If Stephen King writes your nightmares, then this is the one where they send you to jail for a crime you didn't commit. But, as in so many of his stories, King wants to do much more than scare us out of our theatre seats—and for proof, look no further than The Shawshank Redemption, now briefly showing in theaters on the 10th anniversary of its original release. (A special edition DVD will hit stores on October 5.)
Shawshank charms, intrigues and inspires us, and maybe that's why it stands at No. 2 in the Internet Movie Database Top 250, an ongoing poll of IMDb users. A remarkably faithful Frank Darabont adaptation of King's novella Rita Hayworth and The Shawshank Redemption, the movie lost money at the box office in 1994 but went on to bag seven Oscar nominations. And by the time it was in the hands of video vendors, those golden statues that it didn't quite get and the platinum word of mouth that it did get turned it into a genuine phenomenon.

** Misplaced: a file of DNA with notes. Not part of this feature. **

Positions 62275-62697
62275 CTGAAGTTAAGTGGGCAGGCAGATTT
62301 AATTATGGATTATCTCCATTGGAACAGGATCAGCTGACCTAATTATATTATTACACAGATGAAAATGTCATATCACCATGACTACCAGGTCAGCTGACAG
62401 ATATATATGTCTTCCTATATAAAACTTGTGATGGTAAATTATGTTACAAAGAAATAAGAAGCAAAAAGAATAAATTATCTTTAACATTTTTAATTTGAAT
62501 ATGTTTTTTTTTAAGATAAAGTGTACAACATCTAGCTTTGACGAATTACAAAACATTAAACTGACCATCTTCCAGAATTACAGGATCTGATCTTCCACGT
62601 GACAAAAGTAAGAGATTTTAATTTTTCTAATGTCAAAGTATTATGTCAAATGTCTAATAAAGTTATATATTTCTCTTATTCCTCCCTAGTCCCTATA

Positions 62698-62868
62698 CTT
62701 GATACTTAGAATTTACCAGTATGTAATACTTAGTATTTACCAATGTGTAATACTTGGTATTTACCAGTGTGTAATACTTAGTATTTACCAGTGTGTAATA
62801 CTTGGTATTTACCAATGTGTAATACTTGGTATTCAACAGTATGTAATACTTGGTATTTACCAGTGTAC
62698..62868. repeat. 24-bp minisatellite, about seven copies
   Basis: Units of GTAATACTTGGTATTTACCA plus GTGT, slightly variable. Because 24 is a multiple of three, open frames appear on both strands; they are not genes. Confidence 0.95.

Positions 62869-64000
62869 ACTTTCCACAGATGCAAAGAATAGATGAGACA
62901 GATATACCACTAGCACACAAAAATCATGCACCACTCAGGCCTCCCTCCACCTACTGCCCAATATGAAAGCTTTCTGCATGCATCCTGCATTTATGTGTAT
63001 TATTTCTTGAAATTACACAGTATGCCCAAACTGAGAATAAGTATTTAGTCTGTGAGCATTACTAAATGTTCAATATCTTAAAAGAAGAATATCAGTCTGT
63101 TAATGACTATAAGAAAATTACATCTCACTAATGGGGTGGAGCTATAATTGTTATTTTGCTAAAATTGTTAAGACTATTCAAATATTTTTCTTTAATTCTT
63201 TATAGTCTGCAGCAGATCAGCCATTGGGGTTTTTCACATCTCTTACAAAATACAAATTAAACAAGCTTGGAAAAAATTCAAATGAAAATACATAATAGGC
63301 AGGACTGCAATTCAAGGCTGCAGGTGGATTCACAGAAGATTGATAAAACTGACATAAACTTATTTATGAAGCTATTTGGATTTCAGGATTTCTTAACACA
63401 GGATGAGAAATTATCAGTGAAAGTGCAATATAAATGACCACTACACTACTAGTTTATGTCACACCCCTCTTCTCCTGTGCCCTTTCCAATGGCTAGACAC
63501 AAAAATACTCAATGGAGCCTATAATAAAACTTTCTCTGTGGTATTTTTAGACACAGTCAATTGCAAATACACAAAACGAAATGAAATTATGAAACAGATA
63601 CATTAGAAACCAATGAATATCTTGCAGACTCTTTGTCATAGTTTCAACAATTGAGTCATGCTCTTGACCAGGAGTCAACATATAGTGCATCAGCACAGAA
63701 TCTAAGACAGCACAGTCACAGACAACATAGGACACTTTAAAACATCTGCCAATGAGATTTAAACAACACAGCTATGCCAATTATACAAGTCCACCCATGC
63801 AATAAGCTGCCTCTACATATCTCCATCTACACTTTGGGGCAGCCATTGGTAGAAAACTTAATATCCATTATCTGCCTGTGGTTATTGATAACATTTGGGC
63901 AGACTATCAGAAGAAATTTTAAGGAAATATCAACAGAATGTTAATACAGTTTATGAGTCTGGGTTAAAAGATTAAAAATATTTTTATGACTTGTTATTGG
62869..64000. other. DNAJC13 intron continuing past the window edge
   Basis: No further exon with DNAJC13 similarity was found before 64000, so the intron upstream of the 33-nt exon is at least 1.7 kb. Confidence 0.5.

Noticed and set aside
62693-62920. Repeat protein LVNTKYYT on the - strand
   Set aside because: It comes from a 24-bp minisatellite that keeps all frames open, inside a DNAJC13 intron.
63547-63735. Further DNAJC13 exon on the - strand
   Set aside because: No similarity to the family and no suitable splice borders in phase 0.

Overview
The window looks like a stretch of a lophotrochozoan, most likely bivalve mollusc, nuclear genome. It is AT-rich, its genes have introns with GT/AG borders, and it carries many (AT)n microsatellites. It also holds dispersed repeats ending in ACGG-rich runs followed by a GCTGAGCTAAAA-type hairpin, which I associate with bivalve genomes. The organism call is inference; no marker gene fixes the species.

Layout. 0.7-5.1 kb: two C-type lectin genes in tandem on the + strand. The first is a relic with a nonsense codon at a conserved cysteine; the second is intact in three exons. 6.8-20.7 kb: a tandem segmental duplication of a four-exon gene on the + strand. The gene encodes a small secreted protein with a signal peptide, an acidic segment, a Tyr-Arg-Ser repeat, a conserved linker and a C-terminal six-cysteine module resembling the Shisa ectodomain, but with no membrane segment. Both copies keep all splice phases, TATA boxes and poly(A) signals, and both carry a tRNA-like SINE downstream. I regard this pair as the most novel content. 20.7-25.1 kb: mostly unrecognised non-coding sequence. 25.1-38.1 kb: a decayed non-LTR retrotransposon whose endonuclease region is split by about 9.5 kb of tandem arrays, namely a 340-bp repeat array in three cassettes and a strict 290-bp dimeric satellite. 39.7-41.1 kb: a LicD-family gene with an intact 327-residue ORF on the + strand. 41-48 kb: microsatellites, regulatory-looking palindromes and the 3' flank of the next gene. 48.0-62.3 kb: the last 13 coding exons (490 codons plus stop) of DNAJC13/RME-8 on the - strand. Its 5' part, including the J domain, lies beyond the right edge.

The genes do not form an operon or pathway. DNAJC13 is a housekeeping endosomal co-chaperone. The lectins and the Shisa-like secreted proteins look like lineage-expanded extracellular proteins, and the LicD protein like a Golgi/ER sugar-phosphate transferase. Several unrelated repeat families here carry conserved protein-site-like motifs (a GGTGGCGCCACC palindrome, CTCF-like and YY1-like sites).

I admit I wasn't wowed by it at first, but now I count myself among its fans. I love the film's easy pace and the welcoming, let-me-tell-you-a-story voice of its narrator—a star-making performance by Morgan Freeman who, after a couple decades in mostly smaller roles in mostly minor films, hit big with stand-out stuff in Unforgiven, Shawshank and Se7en. I love the agonizing tension between how bad the place is and how good the things that happen there can be. It's dark as hell inside Shawshank prison, but I love watching soft-spoken banker Andy Dufresne (Tim Robbins) kick at it—quietly, relentlessly, for decades—until it bleeds daylight. Robbins shares his co-star's ease and calm within the role, and director Darabont deserves huge credit for getting performances ...1